I'll name three big ones: OpenJDK, FSF's for GNU, and Apache's.

    ALL of them either directly assign the copyright of the contribution to the org, and thus, you lose any ability to control it whatsoever, or give the org the ability to relicense it explicitly.

    This is intentional, and a GOOD thing, because it increases the flexibility of the project, including making it easier to defend rights in court. Frankly, have a project with multiple copyright assignment is impossible to manage from a legal standpoint, let alone one where you don't even know the real identity of a contribution's author.

    The Linux kernel is stuck on the GNU v2 license for exactly this reason, and can never change. That's the fate of any such non-CLA'd Open Source project (other than something using Public Domain or the BSD license).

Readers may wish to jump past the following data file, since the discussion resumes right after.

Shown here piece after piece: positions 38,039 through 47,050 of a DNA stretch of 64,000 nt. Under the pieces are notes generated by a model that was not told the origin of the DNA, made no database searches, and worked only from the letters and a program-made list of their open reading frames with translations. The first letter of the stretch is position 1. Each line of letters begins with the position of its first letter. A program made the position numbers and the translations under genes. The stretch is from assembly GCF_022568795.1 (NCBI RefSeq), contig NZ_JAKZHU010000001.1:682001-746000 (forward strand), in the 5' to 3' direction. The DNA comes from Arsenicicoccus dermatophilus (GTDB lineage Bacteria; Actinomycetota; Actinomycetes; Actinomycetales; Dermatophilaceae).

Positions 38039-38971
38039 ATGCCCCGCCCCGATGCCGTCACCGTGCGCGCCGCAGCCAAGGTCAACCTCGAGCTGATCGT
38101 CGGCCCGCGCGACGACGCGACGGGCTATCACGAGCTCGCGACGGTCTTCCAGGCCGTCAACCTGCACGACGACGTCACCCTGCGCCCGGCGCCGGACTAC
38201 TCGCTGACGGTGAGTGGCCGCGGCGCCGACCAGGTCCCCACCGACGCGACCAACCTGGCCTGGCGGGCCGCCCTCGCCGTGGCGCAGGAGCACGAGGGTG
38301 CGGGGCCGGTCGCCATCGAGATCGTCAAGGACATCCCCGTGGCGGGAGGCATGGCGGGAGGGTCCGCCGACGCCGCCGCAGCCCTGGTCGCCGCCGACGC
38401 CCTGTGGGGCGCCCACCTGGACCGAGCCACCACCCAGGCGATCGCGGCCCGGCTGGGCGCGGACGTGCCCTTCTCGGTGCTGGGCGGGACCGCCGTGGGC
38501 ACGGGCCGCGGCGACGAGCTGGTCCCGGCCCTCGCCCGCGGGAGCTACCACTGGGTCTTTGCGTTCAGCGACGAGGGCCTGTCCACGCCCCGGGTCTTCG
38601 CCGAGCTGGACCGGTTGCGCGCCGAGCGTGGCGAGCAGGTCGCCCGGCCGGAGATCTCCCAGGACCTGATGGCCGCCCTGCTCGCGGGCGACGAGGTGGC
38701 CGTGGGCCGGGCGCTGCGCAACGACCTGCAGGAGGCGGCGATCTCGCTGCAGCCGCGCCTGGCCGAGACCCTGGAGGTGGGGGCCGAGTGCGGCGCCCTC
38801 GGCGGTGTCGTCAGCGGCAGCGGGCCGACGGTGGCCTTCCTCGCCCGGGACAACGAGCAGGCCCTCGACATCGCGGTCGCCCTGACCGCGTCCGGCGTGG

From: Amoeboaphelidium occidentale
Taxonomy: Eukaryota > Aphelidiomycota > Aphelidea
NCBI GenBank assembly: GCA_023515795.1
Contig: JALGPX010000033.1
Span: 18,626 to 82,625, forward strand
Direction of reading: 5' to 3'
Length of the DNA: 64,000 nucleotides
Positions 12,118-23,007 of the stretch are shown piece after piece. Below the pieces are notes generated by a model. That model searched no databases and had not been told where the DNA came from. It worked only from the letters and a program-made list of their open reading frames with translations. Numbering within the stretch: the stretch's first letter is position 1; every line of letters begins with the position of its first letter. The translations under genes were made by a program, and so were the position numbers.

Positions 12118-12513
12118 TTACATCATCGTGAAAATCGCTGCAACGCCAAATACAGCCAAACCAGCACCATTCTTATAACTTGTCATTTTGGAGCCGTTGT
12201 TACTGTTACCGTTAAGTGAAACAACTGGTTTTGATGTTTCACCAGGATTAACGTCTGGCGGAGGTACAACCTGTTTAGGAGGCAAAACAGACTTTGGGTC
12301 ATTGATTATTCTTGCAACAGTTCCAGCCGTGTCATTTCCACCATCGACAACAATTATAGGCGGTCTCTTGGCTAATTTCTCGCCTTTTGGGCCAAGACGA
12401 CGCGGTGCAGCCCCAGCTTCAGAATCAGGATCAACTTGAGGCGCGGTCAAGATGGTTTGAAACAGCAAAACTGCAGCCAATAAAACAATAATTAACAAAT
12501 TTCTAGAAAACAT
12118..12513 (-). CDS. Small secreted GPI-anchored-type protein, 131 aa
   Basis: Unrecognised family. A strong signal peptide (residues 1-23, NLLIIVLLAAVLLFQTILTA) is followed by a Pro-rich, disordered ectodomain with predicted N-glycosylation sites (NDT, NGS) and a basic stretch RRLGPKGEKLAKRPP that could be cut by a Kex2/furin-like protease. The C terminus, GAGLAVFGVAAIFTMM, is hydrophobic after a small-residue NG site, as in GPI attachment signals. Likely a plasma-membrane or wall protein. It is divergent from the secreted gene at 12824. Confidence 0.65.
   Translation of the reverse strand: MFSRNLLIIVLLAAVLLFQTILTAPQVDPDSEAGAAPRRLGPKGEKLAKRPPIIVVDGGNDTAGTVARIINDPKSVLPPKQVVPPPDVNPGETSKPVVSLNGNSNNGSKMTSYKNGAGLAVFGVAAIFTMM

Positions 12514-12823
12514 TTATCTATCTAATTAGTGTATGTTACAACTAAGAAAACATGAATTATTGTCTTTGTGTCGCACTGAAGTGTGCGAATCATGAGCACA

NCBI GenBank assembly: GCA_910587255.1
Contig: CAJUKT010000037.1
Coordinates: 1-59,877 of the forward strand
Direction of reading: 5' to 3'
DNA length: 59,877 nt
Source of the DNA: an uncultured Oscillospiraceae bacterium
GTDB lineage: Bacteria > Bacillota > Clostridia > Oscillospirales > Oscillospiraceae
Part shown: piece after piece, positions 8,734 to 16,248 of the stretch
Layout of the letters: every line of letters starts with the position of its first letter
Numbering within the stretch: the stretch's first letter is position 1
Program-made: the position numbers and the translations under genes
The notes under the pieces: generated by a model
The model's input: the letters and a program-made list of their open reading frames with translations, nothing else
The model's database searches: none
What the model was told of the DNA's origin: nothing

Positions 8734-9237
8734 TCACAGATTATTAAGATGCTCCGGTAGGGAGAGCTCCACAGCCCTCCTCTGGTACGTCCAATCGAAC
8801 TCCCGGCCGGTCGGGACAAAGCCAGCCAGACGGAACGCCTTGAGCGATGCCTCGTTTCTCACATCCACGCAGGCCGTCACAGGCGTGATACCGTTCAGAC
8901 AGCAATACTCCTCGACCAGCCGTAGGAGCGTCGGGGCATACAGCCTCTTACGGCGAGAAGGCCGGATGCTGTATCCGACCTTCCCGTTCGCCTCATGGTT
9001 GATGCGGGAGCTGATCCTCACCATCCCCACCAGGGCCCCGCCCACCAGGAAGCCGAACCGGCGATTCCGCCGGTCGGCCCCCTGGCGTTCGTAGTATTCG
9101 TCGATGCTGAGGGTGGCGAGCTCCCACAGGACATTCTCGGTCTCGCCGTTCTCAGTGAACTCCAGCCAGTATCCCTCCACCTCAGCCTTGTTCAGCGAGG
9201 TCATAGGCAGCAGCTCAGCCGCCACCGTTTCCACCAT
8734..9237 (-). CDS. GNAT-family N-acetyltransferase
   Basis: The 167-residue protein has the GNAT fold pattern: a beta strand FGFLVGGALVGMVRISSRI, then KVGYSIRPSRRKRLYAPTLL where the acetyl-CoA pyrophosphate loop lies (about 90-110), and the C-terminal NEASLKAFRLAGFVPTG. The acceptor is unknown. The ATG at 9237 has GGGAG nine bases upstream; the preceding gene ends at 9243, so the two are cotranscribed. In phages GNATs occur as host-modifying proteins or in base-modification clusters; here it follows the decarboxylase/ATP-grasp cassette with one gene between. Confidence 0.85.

FYI: the FSF can (and has) relicensed code contributed to GNU projects under a proprietary license. (gcc and part of the toolchain)

  • by Anonymous Coward on Monday January 20, 2014 @09:08PM (#46020029)

    On the contrary, Linux is quite right. Lots of long-term open source projects don't require copyright assignment and I'm not likely to work for any which do. The reason is quite simple: If I'm contributing my time and effort to a project, I don't want the project's code to get relicensed without my concent. If a company, such as Canonical, wants me to contribute then they should be prepared to let me keep copyright of my code so I can be assured it won't get tucked away in a closed source project.